I spend an inordinate amount of time every week reading and responding to the writing of other people. I read blog posts and comment; additionally, I read more than a couple of books (primarily e-books) and post reviews.
As I read these published texts, I am often appalled by the number and nature of the grammatical and mechanical errors.
Obvious capitalization errors, spelling errors, punctuation errors, run-on sentences, and the like dance across the screen or pages with wild abandon.
When I mention this to someone, they often respond that it’s content that matters. Besides, they offer, errors such as the ones I mention can even be found in books written by widely-published, iconic authors.
To a degree, that’s correct. Sentence fragments, run-ons, and other “construction” issues can be found in books and magazine/newspaper articles.
Sometimes that’s because of poor writing and sloppy editing. Those writers and editors should be ashamed of themselves for their lack of respect for their reader and their craft.
Sometimes, however, those “errors” are deliberately and very- thoughtfully made.
Writers — those who produce the very best texts that engage and motivate and move those of us who read them — can bend, and even break, the rules.
Why? Because they have demonstrated their knowledge of the rules of grammar and mechanics, they typically followed them for many years themselves, they now know what effect will be created by the breaking of a rule, and they want to achieve that effect.
Think back to your first day in a chemistry class, or, if you’re like me and never (thank goodness) took one, imagine that scene.
On that first day, did the instructor unlock the cabinets in which all the chemicals and beakers and test tubes were stored and call out with glee, “Go for it! Have fun!”?
Of course not. They knew, hopefully not from experience, that the result might very well be a blown up table, at the very least.
Instead, you weren’t allowed to touch anything but your textbook, notebook, and pen/pencil for a couple of weeks, until you knew about various chemical properties (or something like that — I have to admit that chemistry terminology is beyond me) and the rules for mixing, for example, an acid and a base. Only then were you allowed to actually work with the actual chemicals.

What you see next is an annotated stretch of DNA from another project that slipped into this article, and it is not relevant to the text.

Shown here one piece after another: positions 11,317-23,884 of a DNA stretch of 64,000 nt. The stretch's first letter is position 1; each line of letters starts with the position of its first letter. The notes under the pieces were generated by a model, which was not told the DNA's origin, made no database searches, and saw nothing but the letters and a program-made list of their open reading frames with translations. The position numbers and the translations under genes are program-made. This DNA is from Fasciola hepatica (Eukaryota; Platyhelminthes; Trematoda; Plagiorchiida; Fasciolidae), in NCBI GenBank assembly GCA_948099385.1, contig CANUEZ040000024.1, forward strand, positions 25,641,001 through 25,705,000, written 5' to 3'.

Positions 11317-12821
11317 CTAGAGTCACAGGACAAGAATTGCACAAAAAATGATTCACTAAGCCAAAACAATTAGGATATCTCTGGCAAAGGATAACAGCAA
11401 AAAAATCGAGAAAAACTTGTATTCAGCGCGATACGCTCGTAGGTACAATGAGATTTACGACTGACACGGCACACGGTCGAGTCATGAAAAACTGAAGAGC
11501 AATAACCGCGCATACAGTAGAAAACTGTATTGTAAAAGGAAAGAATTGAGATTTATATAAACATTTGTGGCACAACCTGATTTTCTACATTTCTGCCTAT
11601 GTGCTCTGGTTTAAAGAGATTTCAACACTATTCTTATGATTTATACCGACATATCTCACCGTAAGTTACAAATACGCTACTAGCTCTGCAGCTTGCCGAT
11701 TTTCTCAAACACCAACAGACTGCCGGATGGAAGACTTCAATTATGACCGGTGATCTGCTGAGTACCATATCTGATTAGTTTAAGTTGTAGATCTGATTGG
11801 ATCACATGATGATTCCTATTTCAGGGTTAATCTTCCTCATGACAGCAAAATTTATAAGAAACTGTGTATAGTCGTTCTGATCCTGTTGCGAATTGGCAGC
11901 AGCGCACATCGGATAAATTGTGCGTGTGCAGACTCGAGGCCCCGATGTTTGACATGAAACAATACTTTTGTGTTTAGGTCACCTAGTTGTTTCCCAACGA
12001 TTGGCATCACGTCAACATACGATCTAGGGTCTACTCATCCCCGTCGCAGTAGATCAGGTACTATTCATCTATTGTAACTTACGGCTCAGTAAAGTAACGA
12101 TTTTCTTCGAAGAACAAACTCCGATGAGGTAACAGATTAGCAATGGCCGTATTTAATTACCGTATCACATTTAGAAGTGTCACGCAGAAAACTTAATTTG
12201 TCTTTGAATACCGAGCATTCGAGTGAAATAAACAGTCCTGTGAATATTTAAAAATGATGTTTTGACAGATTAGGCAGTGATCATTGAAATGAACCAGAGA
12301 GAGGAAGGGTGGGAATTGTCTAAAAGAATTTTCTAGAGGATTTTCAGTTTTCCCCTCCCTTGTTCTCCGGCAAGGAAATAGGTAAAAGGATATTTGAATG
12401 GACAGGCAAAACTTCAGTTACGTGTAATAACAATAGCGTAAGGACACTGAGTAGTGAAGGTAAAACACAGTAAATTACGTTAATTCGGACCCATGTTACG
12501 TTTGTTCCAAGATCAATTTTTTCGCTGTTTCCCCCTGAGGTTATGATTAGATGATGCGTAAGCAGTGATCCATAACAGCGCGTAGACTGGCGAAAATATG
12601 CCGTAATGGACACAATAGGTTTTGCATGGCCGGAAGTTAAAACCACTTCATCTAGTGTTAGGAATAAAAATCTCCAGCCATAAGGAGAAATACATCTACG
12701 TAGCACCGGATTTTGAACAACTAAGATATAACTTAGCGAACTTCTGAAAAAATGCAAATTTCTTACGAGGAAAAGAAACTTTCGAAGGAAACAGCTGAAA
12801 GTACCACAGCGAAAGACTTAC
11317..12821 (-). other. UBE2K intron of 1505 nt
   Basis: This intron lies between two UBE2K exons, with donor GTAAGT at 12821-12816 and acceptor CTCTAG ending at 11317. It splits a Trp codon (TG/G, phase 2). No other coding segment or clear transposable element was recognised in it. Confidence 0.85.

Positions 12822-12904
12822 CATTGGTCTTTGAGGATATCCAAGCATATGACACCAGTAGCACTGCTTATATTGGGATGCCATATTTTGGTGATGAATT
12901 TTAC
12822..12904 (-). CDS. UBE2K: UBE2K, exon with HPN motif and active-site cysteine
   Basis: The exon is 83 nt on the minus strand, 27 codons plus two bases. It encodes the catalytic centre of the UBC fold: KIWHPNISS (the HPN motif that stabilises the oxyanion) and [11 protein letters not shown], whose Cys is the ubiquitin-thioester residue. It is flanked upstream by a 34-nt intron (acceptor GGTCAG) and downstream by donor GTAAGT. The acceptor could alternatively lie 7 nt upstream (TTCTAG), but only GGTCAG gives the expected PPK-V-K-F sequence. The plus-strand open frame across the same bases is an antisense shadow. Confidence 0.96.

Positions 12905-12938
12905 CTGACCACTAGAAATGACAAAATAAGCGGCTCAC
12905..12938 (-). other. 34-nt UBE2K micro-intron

But, and here is the key, at least some of those once-novice chemistry students went on to break the rules. Individuals who followed the rules in high school chemistry class and who decided to continue those studies in college and grad school became scientists in laboratories across the country who violate the basic principles of chemistry that mere mortals (i.e. high school chemistry students) cannot.
They break them because they know the consequences of breaking them and, as a result, do so safely. They do so with the intent to create something — a cure for leukemia or for Parkinsons or for Lou Gehrig’s Disease, for example.
If those very-knowledgeable and skilled individuals never broke the rules of chemistry, new and wonderful things would never be invented.
And so it is with words and sentences. The rules must be followed until they are mastered and until the writer knows how to effectively break them to create something new and wonderful.
As a result, a skilled writer can pen, “But Mary’s phobias kept her from exploring the world.” to create some effect. They can even construct similar sentences on a fairly-regular basis as part of their writing style.
However, if a writer is not trying to create an effect and is simply writing sentences like that out of habit, they need to edit more carefully.
(Explanation: “And” is a conjunction; conjunctions join words and groups of words. If a conjunction is found at the beginning of a sentence, the words after it are not joined to anything and, typically, do not constitute an independent clause. Hence, a fragment. However, there are situations in which a sentence can begin with a conjunction, but that’s a topic for another Tuesday.)
The internet is a wonderful tool, as are e-readers. However, the world is being flooded with poorly-written pieces by bloggers and fledgling writers.
I have my own opinion as to why that is happening, and I’ll share that next Tuesday.
Of course, now that I’ve posted this, my own writing will no doubt be more-carefully scrutinized by anyone who stops by. That’s okay. I know the rules, and I break some of them.
Deliberately. If you read much of what I write and if you know the rules of grammar and mechanics, you’ll recognize those that I break as part of my own writing style.
Let me know if you do!
Just for fun, think of your favorite iconic writers. What “errors” do they make as part of their writing style? Share your response through a comment below.
Let’s take a minute to be totally transparent. What are the mechanical and/or grammatical errors you tend to break (by accident) most often? Share via a comment below.